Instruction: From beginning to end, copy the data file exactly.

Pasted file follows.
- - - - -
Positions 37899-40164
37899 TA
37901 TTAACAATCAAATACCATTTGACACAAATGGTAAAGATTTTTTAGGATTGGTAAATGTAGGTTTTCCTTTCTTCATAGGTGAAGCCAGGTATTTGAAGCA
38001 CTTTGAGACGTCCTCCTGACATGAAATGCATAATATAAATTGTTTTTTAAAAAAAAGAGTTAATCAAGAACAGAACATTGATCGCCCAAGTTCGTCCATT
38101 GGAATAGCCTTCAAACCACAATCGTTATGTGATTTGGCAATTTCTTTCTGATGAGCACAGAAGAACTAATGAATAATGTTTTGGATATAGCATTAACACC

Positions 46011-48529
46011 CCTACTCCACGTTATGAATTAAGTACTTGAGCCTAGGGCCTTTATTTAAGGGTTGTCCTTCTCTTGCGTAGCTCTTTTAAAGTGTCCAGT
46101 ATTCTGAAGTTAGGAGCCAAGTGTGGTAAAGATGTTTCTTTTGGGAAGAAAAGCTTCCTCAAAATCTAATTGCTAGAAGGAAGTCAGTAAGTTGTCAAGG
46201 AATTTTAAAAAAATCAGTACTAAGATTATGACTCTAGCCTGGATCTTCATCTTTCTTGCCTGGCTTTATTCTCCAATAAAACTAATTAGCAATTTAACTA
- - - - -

Positions 37899-40164
37899 TA
37901 TTAACAATCAAATACCATTTGACACAAATGGTAAAGATTTTTTAGGATTGGTAAATGTAGGTTTTCCTTTCTTCATAGGTGAAGCCAGGTATTTGAAGCA
38001 CTTTGAGACGTCCTCCTGACATGAAATGCATAATATAAATTGTTTTTTAAAAAAAAGAGTTAATCAAGAACAGAACATTGATCGCCCAAGTTCGTCCATT
38101 GGAATAGCCTTCAAACCACAATCGTTATGTGATTTGGCAATTTCTTTCTGATGAGCACAGAAGAACTAATGAATAATGTTTTGGATATAGCATTAACACC

Positions 46011-48529
46011 CCTACTCCACGTTATGAATTAAGTACTTGAGCCTAGGGCCTTTATTTAAGGGTTGTCCTTCTCTTGCGTAGCTCTTTTAAAGTGTCCAGT
46101 ATTCTGAAGTTAGGAGCCAAGTGTGGTAAAGATGTTTCTTTTGGGAAGAAAAGCTTCCTCAAAATCTAATTGCTAGAAGGAAGTCAGTAAGTTGTCAAGG
46201 AATTTTAAAAAAATCAGTACTAAGATTATGACTCTAGCCTGGATCTTCATCTTTCTTGCCTGGCTTTATTCTCCAATAAAACTAATTAGCAATTTAACTA